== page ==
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Pearl Cultivation Chronicles: Balancing Size and Quality in Akoya Oysters

Today, I departed for a pearl cultivation farm to harvest pearls. The journey started with a 2.5-hour Shinkansen ride from the nearest station to the company, taking me to Hakata. From Hakata, it’s a 10-minute subway ride to Fukuoka Airport, and then a 30-minute flight from Hakata Airport to the island where the pearl cultivation farm is located.

The pearl harvesting operation began on December 7th. After four days of continuous work, the harvest has been temporarily halted due to persistent rainy weather. Currently, I’m waiting for the sorting of the pearls collected over these four days.

The daily harvest includes approximately 30,000 to 40,000 shells. So far, around 40,000 shells (The net weight of harvested pearls is over 50 kilograms.) of pearls have been harvested. As for the quality of this season’s pearls, the latest reports indicate, “The larger sizes were not particularly good, but the medium sizes are decent.”

The “larger sizes” refer to lots using 2.5bu nuclei, equivalent to 7.57mm in size when converted. If Akoya oysters are implanted with a 7.57mm nucleus, it should ideally result in pearls larger than 8mm. However, according to the farm director, pearls cultivated aiming for 8mm using these oysters did not yield satisfactory results. Specifically, there is a higher proportion of pearls with protrusions rather than round pearls.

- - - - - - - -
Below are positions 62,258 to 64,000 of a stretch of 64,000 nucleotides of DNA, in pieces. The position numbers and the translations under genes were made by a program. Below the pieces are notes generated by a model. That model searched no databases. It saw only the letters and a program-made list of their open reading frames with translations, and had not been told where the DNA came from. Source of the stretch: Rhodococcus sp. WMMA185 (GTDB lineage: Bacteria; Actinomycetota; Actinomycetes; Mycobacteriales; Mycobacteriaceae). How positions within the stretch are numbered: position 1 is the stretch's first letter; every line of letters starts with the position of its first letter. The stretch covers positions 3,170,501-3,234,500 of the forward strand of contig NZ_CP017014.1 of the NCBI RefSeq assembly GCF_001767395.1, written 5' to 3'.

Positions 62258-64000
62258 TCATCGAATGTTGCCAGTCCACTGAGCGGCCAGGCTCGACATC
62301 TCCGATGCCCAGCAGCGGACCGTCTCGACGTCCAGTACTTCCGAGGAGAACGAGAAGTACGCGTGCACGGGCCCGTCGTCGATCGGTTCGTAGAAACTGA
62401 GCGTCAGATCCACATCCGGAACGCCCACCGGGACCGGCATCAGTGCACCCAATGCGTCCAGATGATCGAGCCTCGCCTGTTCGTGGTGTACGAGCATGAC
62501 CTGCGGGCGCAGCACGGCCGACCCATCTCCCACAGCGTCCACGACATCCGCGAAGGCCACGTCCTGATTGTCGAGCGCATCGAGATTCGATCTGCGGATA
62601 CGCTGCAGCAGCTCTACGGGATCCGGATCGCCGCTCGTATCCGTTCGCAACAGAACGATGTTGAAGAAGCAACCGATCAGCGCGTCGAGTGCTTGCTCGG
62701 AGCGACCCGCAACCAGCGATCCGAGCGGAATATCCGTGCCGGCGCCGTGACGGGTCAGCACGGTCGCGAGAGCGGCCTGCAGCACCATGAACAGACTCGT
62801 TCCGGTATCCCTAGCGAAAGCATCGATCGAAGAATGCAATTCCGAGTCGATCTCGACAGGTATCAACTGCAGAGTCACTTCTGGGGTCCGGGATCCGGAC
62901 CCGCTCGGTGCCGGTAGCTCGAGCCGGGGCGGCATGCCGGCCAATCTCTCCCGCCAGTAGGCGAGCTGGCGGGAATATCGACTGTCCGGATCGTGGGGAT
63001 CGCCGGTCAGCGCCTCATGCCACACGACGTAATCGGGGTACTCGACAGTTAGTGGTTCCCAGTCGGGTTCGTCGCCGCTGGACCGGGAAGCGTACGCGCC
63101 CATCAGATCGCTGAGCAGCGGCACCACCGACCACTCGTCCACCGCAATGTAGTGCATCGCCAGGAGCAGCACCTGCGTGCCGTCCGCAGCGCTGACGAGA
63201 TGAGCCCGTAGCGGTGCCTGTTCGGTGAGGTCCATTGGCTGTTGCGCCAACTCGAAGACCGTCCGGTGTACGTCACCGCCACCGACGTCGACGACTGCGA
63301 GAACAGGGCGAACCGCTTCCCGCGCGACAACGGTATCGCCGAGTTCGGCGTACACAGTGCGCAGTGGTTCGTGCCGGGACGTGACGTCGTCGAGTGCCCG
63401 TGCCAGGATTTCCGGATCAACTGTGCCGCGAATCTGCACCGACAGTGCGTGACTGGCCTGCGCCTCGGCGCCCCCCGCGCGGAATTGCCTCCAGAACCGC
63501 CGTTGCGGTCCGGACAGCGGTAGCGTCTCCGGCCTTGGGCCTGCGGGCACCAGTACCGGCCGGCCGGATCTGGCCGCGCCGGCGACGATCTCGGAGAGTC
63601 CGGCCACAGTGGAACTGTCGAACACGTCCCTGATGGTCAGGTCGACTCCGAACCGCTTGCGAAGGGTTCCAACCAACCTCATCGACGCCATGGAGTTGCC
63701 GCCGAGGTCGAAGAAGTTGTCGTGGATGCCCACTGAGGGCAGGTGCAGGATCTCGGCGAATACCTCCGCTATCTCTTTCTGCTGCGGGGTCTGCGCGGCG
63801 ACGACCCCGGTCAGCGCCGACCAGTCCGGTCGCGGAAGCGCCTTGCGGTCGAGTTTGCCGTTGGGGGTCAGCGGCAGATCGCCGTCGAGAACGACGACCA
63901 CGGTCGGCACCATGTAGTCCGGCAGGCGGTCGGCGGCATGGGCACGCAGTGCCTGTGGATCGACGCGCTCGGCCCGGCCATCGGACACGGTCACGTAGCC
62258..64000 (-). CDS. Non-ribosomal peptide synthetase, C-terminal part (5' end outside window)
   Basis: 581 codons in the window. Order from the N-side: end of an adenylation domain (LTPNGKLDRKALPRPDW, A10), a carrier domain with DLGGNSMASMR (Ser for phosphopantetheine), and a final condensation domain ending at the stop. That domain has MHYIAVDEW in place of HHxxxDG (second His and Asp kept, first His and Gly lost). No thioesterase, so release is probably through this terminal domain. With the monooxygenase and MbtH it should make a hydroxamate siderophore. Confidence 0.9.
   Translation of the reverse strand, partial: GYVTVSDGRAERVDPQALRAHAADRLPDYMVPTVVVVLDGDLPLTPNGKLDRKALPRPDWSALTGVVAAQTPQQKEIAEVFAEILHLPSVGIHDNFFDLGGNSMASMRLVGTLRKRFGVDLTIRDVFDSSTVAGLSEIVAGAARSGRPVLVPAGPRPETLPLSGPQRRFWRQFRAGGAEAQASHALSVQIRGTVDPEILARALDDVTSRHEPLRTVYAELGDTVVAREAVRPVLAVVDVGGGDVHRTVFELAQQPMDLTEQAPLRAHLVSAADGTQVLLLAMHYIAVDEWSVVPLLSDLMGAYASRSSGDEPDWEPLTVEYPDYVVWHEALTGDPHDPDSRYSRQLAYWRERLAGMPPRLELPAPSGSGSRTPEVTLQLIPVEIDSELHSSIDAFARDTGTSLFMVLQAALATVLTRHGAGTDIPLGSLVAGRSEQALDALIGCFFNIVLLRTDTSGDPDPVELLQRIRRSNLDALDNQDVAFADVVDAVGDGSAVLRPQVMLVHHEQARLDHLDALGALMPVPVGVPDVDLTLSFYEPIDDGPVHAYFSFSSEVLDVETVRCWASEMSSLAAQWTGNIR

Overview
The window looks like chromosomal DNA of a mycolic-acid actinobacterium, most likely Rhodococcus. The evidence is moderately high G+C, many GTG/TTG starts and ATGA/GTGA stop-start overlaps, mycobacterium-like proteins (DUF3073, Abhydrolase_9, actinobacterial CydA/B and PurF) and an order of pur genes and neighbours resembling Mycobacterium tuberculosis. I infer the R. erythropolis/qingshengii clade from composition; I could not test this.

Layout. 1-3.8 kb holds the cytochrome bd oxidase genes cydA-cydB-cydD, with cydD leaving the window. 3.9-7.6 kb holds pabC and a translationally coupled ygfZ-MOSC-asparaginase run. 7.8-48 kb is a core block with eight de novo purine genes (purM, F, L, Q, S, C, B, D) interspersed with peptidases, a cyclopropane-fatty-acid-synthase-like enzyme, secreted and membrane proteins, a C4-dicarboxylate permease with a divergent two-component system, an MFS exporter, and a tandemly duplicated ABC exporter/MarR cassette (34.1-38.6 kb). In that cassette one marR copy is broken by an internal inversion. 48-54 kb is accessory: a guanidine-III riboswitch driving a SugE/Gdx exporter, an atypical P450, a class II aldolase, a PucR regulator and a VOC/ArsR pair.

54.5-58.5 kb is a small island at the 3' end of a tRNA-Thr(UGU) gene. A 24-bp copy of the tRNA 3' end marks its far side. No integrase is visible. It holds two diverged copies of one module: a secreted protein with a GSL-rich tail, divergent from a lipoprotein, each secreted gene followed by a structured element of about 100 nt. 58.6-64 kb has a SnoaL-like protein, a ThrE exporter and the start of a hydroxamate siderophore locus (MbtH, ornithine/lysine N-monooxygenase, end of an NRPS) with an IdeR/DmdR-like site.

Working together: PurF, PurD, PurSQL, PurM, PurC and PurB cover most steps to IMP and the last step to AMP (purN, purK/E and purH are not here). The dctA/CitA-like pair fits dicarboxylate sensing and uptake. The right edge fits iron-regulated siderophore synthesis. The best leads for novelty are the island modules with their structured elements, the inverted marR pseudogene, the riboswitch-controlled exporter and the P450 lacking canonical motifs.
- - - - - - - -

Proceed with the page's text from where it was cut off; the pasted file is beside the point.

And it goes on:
It is crucial to insert nuclei of appropriate sizes for Akoya oysters to match their dimensions. However, the farm’s desire to produce larger pearls conflicts with the goal of creating beautiful pearls. Pearls are a matter of weight in the market.

The decision between:

  1. Taking safety measures to cultivate smaller pearls for a more beautiful appearance, increasing unit price by maintaining higher quality.
  2. Prioritizing the total weight of produced pearls, sacrificing some quality by inserting larger nuclei into Akoya oysters. This may slightly reduce the unit price, but overall, it increases total pearl weight, leading to higher revenue.

The choice between 1 and 2 depends on the stock of Akoya oysters at the farm and the values of the farm director. The company I belong to owns two pearl cultivation farms, each with distinct characteristics.

One farm is located in an area with abundant oyster feed (chlorophyll, oxygen concentration, plankton) and experiences significant seawater inflow due to its location in a Rias-type coastal area, despite being nestled within a bay. This high seawater inflow means ample feed for Akoya oysters. Oysters at this farm tend to grow faster, providing an advantage in cultivating larger pearls (8mm and above). However, due to the active nature of the oysters in such a nutrient-rich environment, there is a slight disadvantage in forming the smooth surface characteristic of large pearls.